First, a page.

As someone who has never touched a book until 10, I surely know what it means for a child to loathe reading.
Luckily, I managed to change my life at a younger age when I first picked up a book to read. If you are struggling to get your child to read and see them being in their own fantasy, I have everything you need on how to encourage your child to read more in 7 days.
So, let’s dive right in!
Why reading is important at an early age
Reading at an early age helps your child to develop a fondness for reading and broadens their horizons to possibilities that they never knew existed.
Not only it helps them improve communication skills and confidence, but they also get to expose themselves to a world that is a lot wider than they are living in one right now.
This can play a big role in helping them to come up with unique ideas and learn beyond the subjects studied at school.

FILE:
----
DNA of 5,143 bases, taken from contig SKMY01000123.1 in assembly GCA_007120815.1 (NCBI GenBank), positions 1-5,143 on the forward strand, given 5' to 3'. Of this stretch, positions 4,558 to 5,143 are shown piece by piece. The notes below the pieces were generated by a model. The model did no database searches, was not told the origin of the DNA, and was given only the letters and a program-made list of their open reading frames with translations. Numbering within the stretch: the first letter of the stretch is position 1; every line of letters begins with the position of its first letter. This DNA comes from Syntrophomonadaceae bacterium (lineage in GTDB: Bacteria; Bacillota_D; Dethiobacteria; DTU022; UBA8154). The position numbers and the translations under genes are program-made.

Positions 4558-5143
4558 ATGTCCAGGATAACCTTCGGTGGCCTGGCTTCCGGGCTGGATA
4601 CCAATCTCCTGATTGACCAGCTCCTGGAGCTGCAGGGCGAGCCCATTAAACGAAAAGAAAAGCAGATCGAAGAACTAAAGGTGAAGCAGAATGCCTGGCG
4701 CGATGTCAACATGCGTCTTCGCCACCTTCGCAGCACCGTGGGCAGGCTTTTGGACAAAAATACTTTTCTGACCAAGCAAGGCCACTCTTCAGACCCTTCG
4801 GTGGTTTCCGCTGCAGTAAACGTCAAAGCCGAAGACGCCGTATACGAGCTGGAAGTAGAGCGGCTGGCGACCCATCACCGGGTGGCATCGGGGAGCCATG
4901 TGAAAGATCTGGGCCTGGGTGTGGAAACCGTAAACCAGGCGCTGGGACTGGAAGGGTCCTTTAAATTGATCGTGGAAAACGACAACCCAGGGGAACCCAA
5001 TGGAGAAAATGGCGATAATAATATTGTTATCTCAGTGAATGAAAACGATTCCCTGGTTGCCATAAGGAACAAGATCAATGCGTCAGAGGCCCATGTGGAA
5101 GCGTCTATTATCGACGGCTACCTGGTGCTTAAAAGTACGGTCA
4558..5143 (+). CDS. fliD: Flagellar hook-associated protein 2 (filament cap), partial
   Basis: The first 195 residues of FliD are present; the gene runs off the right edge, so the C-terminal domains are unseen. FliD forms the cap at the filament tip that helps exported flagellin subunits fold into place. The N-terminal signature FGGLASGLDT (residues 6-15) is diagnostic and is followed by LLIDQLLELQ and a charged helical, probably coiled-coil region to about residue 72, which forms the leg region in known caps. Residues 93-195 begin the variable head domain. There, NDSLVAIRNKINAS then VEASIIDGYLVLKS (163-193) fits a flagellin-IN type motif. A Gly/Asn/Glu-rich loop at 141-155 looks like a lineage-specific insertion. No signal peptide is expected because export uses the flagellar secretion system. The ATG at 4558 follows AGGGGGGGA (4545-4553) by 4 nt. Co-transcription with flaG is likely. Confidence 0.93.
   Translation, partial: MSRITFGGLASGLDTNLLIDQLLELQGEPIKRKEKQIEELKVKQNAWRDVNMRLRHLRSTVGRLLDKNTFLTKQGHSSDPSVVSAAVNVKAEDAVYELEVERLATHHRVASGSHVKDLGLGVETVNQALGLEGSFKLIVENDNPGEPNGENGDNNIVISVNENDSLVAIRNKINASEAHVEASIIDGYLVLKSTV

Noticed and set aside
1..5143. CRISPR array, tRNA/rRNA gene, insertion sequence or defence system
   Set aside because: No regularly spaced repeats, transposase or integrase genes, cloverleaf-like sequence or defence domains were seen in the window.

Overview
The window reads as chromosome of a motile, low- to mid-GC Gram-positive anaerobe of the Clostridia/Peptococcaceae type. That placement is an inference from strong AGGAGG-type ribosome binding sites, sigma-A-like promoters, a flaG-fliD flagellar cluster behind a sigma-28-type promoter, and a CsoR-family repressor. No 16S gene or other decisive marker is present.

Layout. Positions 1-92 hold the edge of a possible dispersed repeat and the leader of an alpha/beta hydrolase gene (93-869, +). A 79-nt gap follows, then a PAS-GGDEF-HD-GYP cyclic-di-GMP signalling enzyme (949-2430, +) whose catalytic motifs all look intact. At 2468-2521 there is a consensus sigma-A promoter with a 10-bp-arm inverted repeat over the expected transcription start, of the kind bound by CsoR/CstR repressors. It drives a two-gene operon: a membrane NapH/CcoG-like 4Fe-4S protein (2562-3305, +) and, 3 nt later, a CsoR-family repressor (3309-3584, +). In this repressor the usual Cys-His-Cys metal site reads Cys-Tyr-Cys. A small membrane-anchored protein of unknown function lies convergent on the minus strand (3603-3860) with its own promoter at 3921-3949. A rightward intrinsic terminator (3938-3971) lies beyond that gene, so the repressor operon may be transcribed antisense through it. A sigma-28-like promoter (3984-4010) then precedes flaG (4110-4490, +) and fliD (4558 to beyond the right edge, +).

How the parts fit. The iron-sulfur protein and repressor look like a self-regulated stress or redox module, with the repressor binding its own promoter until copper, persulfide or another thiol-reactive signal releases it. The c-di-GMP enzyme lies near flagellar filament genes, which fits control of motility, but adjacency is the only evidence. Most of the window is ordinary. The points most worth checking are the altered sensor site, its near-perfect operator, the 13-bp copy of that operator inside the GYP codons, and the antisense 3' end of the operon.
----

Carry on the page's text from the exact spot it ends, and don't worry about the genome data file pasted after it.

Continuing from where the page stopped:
In fact, you think about it, most successful entrepreneurs and leaders have begun their reading journey at a quite young age.
Also read: How to Effectively Read During Lockdown
Why your child may be reluctant to read
There are many reasons why your child may not be fond of reading. Whether it is their inability to read to simply struggling to find the focus to sit down a read for some solid minutes. The common reasons for this include:
Struggles with reading
If your child makes excuses of being sick or cries when you force them to read, chances are, she is struggling to read.
The truth is, it’s not just about not being interested. They actually find it hard to make sense of the words and grasp the overall idea. And if they had to choose between luxury and struggle, they will surely go for the first one.
To drop this, find out what exactly is it they are struggling with. Is it the poor vocabulary, fluency, does she have gaps in her phonogram knowledge, or perhaps dyslexia?
Regardless of the reason, make sure you are not ignoring them and take professional help to ease this struggle.
Find it boring to read